Nuts - every day? Research shows one small handful a day can actually result in health gains. Diets that include 1 to 1.5 ounces of nuts (not salted or honey glazed) daily are more satisfying, leading us to eat less and have a more controlled weight.
Nuts as part of a healthy diet are good for your body and cardiovascular system. The type of nut you eat isn't that important, although some have more heart-healthy nutrients and fats than do others. Walnuts, almonds, hazelnuts, you name it, almost every type of nut has nutrition packed into a tiny package.
Nuts can be an excellent source of vitamin E - a nutrient found to have significant antioxidant effect. Last November in the Journal of the American Medical Association, a study concluded that vitamin C and E supplements did not help prevent cardiovascular disease. The 14,641 U.S. male physicians in the study were evaluated for eight years. Neither vitamins E nor C had a significant effect on major cardiovascular events, including total myocardial infarction, total stroke and cardiovascular mortality.
Neither vitamin had a significant effect on total mortality, but vitamin E was associated with an increased risk of hemorrhagic stroke. This is not to say, however, that consumption of foods rich in these nutrients is not encouraged. Single nutrients in supplement form act differently than those found in food, where a variety of complex interactions occur.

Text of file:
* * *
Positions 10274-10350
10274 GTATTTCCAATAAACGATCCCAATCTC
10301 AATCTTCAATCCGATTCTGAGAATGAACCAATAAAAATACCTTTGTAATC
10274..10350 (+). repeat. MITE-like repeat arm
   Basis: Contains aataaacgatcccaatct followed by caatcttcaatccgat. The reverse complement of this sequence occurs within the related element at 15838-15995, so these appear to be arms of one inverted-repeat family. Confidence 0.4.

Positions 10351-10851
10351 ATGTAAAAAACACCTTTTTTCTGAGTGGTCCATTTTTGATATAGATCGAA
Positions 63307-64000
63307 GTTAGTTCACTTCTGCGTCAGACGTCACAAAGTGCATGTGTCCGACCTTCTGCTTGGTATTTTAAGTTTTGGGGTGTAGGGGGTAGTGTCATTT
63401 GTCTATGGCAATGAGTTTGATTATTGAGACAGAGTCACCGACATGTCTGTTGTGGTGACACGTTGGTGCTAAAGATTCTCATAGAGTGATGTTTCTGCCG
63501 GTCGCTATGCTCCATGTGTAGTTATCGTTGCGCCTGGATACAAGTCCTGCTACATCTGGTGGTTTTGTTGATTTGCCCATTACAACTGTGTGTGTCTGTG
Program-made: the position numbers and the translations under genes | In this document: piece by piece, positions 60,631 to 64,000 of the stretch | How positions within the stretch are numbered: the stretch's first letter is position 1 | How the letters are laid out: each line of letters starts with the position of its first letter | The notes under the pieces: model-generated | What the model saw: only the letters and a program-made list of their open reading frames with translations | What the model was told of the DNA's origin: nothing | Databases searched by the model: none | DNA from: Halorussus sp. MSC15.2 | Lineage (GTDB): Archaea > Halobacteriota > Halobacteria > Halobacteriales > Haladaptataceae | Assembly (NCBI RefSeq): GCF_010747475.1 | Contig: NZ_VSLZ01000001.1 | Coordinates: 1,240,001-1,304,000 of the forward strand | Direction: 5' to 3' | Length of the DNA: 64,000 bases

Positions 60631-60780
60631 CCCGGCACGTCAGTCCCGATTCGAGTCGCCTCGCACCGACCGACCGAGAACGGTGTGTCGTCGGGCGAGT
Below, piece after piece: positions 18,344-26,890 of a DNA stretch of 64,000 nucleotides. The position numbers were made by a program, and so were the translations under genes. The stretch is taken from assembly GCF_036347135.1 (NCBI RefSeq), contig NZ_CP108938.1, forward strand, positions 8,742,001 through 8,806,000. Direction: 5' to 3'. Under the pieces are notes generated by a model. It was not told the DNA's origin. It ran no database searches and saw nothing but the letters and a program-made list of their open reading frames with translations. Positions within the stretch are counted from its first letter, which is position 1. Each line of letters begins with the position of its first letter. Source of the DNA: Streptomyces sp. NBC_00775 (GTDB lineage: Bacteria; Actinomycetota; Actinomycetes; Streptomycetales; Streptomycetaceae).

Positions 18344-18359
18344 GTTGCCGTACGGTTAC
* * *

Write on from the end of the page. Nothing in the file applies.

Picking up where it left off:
Different varieties of nuts provide different benefits, and each has its own health benefit. A 1 ounce portion of almonds (24 nuts) and hazelnuts (21) is an excellent natural source of vitamin E and also contains more fiber than any other nut. Vitamin E is a natural antioxidant, boosts the immune system, reduces the risk of cataracts, has a role in healthy skin and hair, and helps prevent coronary heart disease.
Pecans (1 ounce = 20 halves) contain more than 19 vitamins and minerals as well as 10 percent of the daily recommended fiber intake (and you thought it was just bran cereal). Pecans are ranked in the top 20 sources of antioxidants by the USDA. That 1 ounce is also rich in the cancer-fighting elegiac acid and is equal to one-third of the daily protein recommendation (2 of the 6-ounce recommendation).
Pistachios (1 ounce = 47) contain more than 30 vitamins, minerals and phytochemicals, an agent thought to open blood vessels and reduce blood pressure. Walnuts (1 ounce = 14 halves) are high in omega acids to combat oxidative stress in the body as well as reduce the risk of cancer and other diseases.
One to 1.5 ounces daily has some great benefits for most us. An exception would be pregnant women, who should avoid nuts to avoid increased risk of asthma in the baby. Conversely, eating peanuts (including peanut butter) during early childhood was found to result in 10 times less incidence of developing peanut allergies.
Nuts are compact, portable and fit a variety of recipes. If you don't like raw nuts, try ground nuts. Ground nuts can be stirred into pancake batter, sprinkled over cereal or used as a coating for meats such as chicken or fish.
email@example.com or 247-4355. Wendy Rice is family and consumer science agent for the La Plata County Extension Office.